The deputy governor also hinted that the state government was currently tapping other revenue sources for the socio-economic development of the state.

“Osun State has great potentials. It is like a gold that is untapped. Last year November, we organised an economic and investment summit where we showcased the potentials of the state to the whole world. We rested on the three plaques of agriculture, mining and tourism where we have comparative advantages.

“In the last one year, if not for the COVID – 19 pandemic, 42 companies would have been established in Osun State. But as of now, we have 15. One was even inaugurated last week at Iragbiji area where the firm would convert cassava to ethanol. What we are trying to do is that we want to transform the state to an industrial state and to go into the exploration of our mineral resources”.

Alabi explained that despite the limited resources available to the state, Osun had been able to pay salaries as and when due as well as massive infrastructural development of the state.

Is the CEO/Founder of Investors King Limited. A proven foreign exchange research analyst and a published author on Yahoo Finance, Businessinsider, Nasdaq, Entrepreneur.com, Investorplace, and many more. He has over two decades of experience in global financial markets.

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Economy

Goldman Sachs Urges Bold Rate Hike as Naira Weakens and Inflation Soars

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Central Bank of Nigeria (CBN)

As Nigeria grapples with soaring inflation and a faltering naira, Goldman Sachs is calling for a substantial increase in interest rates to stabilize the economy and restore investor confidence.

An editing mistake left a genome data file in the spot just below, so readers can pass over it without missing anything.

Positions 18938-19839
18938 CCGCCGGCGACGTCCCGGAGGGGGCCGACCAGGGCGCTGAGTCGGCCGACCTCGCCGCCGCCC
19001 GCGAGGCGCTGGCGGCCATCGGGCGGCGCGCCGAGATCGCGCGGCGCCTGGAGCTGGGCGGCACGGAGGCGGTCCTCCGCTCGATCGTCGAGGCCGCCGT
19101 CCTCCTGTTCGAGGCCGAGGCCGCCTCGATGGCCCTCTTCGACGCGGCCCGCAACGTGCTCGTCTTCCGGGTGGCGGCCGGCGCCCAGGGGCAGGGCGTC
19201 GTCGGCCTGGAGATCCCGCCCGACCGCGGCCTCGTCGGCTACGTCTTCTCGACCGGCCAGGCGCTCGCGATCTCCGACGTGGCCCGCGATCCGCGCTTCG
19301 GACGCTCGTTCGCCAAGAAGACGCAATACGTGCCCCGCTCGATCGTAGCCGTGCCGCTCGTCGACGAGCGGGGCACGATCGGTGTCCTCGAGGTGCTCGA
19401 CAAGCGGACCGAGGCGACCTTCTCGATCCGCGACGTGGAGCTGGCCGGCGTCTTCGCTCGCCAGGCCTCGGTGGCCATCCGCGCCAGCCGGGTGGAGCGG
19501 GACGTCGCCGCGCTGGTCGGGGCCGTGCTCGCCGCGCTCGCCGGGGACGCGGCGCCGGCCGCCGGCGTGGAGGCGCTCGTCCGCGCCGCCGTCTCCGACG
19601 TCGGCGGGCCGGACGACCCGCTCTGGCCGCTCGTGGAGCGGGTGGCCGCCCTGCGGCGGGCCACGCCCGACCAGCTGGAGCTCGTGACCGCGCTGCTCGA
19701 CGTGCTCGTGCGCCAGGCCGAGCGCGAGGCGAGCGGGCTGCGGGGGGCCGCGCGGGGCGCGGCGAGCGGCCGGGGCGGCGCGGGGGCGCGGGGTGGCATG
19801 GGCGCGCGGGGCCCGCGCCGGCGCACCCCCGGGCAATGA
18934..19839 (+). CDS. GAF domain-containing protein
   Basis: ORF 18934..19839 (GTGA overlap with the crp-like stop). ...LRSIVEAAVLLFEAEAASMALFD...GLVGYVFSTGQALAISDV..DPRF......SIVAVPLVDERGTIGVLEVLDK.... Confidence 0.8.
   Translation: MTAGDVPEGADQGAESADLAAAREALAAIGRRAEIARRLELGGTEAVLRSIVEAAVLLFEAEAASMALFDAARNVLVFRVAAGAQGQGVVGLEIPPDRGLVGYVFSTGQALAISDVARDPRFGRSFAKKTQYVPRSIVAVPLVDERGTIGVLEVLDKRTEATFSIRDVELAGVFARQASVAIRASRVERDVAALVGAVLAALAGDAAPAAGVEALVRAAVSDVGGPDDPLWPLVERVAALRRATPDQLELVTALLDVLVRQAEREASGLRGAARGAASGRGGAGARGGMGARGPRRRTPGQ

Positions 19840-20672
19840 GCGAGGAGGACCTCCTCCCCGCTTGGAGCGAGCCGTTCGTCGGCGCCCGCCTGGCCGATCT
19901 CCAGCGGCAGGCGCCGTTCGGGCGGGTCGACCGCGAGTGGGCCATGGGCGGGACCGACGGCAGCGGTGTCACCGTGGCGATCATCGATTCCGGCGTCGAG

The global investment bank’s recommendation comes ahead of the Central Bank of Nigeria’s (CBN) key monetary policy decision, set to be announced on Tuesday.

Goldman Sachs economists, including Andrew Matheny, argue that incremental rate adjustments will not be sufficient to address the country’s deepening economic challenges.

“Another 50 or 100 basis points is certainly not going to move the needle in the eyes of an investor,” Matheny stated. “Nigeria needs a bold, decisive move to curb inflation and regain investor trust.”

The CBN, under the leadership of Governor Olayemi Cardoso, is anticipated to raise interest rates by 75 basis points to 27% in its upcoming meeting.

This would mark a continuation of the aggressive tightening campaign that began in May 2022, which has seen rates increase by 14.75 percentage points.

Despite this, inflation has remained stubbornly high, highlighting the need for more substantial measures.

The current economic landscape is marked by severe challenges. The naira’s depreciation has led to higher import costs, fueling inflation and eroding consumer purchasing power.

The CBN has attempted to ease the currency’s scarcity by selling dollars to local foreign exchange bureaus, but these efforts have yet to stabilize the naira significantly.

“Developments since the last meeting have definitely been hawkish,” noted Matheny. “The naira has weakened further, exacerbating inflationary pressures. The CBN’s policy needs to reflect this reality more aggressively.”

In response to the persistent inflation and naira weakness, analysts are urging the central bank to implement a more coherent strategy to manage the currency and inflation.

James Marshall of Promeritum Investment Management LLP suggested that the CBN should actively participate in the foreign exchange market to mitigate the naira’s volatility and restore market confidence.

“The central bank needs to be a more consistent and active participant in the forex market,” Marshall said. “A clear strategy to address the naira’s weakness is crucial for stabilizing the economy.”

The CBN’s decision will come as the country faces a critical period. With inflation expected to slow due to favorable comparisons with the previous year and new measures to reduce food costs, including a temporary import duty waiver on wheat and corn, there is hope that the economic situation may improve.

However, analysts anticipate that the CBN will need to implement one final rate hike to solidify inflation’s slowdown and restore positive real rates.

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Currency Drop Spurs Discount Dilemma in Cairo’s Markets

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Egyptian pound